I’m 42 now, and I still don’t want spiders near me. But watching them overhead at L is becoming one of my favorite seasonal pasttimes.

The Gym

I sat in the parents’ lounge of the gym and listened to the coach count off choreography over the blaring of my daughter’s cheer team routine music. The lounge is just a narrow room with old office chairs and an empty vending machine, but there’s free wifi, so I was watching the Yankees/Red Sox playoff game.

I got curious, though. I wanted to see what all this counting and shouting was for, so I packed up my laptop, exited the lounge and perched myself behind the barrier at the end of the gym to watch the last 10 minutes of practice.

Everybody is about half a second behind the counting, which is not exactly keeping time with the soundtrack. Their movements are not sharp. The two stunts they’re working on aren’t working, and most of the team clearly don’t remember the choreography. Their faces are red and they’re all breathing really hard. I’ve never seen my kid work like this.

Practice ends and the coach sits them all down in the middle of the floor for a dressing down over their not knowing the choreography and their poor tumbling. The prescription is for more individual practice, not at home but at the gym. “You guys need to be in the gym more!” he says. They’re all looking at the floor.

I’m in coach mode myself as a spectator. This is the first I’ve seen of the actual routine my daughter has been working on, and it’s a little alarming. I want it to be good, and that is clearly going to requires a lot of practice.

But she’s already here nearly five hours each week. She’s 10.

I’m watching two things here: does she actually want to spend more time in the gym? She has loved this since she started and there’s no sign yet of dissatisfaction with it, but she’s also never been challenged so directly to work harder and put in more time. That may take a mental and emotional toll.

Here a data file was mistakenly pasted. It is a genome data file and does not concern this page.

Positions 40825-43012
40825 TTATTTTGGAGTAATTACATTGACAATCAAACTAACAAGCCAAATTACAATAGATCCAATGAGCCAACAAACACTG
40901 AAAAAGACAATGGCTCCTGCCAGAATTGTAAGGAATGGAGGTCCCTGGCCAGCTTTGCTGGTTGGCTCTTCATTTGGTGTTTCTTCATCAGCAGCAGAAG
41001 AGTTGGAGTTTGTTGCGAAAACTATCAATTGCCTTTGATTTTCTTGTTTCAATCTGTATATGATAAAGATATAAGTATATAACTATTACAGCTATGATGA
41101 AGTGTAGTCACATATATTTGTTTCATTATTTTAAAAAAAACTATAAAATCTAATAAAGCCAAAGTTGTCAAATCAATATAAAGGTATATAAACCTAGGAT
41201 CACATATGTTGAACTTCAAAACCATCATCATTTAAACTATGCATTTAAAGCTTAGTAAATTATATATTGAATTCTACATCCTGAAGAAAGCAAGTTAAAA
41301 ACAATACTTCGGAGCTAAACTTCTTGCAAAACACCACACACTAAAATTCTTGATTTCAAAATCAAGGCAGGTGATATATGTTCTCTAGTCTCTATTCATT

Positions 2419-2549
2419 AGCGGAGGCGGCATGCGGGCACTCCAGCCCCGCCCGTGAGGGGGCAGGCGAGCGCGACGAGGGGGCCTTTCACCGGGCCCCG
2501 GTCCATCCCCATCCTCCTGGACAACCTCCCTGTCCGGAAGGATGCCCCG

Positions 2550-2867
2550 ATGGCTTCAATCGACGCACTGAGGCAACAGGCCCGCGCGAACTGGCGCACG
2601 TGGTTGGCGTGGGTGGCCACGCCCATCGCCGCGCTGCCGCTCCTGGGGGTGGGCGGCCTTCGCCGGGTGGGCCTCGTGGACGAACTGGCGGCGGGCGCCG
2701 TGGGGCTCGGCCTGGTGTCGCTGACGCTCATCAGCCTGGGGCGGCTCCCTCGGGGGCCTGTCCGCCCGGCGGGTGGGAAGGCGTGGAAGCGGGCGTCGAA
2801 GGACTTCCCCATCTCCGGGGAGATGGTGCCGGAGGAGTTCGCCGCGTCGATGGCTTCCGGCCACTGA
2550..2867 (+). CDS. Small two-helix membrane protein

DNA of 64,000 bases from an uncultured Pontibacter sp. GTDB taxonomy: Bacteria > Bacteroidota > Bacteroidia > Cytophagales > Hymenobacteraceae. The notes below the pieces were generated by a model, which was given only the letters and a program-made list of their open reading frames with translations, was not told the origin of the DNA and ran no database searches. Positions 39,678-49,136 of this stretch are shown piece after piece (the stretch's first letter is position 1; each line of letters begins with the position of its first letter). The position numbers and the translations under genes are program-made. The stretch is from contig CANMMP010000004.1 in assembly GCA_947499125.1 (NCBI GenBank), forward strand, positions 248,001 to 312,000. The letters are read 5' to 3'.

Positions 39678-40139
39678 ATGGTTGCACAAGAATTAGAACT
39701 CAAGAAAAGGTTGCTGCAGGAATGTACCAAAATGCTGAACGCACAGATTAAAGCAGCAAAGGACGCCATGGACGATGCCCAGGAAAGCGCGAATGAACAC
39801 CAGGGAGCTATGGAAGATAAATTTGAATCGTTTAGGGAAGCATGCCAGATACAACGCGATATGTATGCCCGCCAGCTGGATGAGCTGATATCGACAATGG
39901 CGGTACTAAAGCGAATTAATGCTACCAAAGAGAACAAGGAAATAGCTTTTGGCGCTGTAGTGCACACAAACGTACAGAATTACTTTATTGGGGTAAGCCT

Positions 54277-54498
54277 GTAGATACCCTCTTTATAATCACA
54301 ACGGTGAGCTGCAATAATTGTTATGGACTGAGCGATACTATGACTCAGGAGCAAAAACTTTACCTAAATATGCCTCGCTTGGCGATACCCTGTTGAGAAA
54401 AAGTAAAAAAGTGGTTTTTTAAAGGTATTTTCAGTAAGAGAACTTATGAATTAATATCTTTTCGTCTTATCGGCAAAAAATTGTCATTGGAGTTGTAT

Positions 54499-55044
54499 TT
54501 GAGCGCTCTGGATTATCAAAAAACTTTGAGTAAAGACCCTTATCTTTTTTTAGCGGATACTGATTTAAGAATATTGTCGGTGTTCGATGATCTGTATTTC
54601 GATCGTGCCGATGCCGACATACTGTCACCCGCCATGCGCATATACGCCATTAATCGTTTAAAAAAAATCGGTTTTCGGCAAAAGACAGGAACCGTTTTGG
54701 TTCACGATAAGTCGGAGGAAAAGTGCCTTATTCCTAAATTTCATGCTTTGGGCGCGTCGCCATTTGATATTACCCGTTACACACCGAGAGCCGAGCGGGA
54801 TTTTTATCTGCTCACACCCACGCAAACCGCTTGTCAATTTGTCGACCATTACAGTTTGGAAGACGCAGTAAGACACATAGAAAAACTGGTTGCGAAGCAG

The other thing I’m watching is school work. Extra gym time will come at the expense of homework, for sure. Even if she loves the gym and wants to put in extra time, the priority has to be school, right? If that starts to slip, the gym has to be curtailed.

I’m playing this all out in my head during the coach’s lecture when I’m suddenly caught by a vision of how good she’s going to be at this after a few years.

Today Is Cohort Day

A Youth Ministry Coaching Program cohort starts today at my church. I’m not in it, and I’m not leading it. I just organized it. My church is hosting it.

I’m a big believer in these cohorts. I did one seven years ago, and then I organized one in California three years later that was heavily supported by the Synod of Southern California and Hawaii. The one beginning today is just as heavily supported by the Synod of Lincoln Trails.

I like this organizer role. I like pitching youth ministry coaching cohorts to synods as an important leadership development investment. I liked partnering with the Presbyterian minister at Fuller Seminary to host one, and I like serving at a church with the space to do it now. I like talking with presbytery leaders, pastors, and youth ministers about participating. I love seeing the group actually come together.

This cohort has people in it from Illinois, Wisconsin, Minnesota, and Indiana. It has five women and five men, people serving large and small congregations, pastors and youth directors, leaders of youth, children, and families. There’s someone in it whose work is hosting mission trips. There’s someone else who leads neighborhood youth on behalf of three different churches. The real kicker: there’s someone in it who was a student in the youth group of a guy in my cohort in 2011.

These cohorts have been as prominent a tool in my youth ministry as anything, and I am grateful for them. Grateful and eager to see what happens next.

 

Yesterday’s Sermon Got To Me

Freedom is the freedom to say that two plus two make four. If that is granted, all else follows. (Winston in George Orwell’s “1984”)

I heard a terrific sermon yesterday that rattled me a bit near the end. The claim that did it was that silence in the face of un-truth is wrong. The preacher spelled it out in terms of our fears of being “political” in conversations around the water cooler, fears that prevent us from speaking up. My mind extended that application to the Thanksgiving table and to Facebook: I have decided over and over again that countering false claims is not worth the drama that inevitably follows. I have made a grumbling peace with this new normal of everyone having their own sources and sets of facts and the seeming impossibility of reconciling them.

What yesterday’s sermon made me wonder is if saving myself some drama comes at a cost for others. Is it not a kind of cruel indifference to leave one another to our own truths? What must you think of me to allow me to persist in a falsehood because you don’t think convincing me worth the effort? Is not abandonment of our neighbors a very real by-product of a polarized era, not just that we are divided but that we grow resigned to our divisions, even comfortable with them?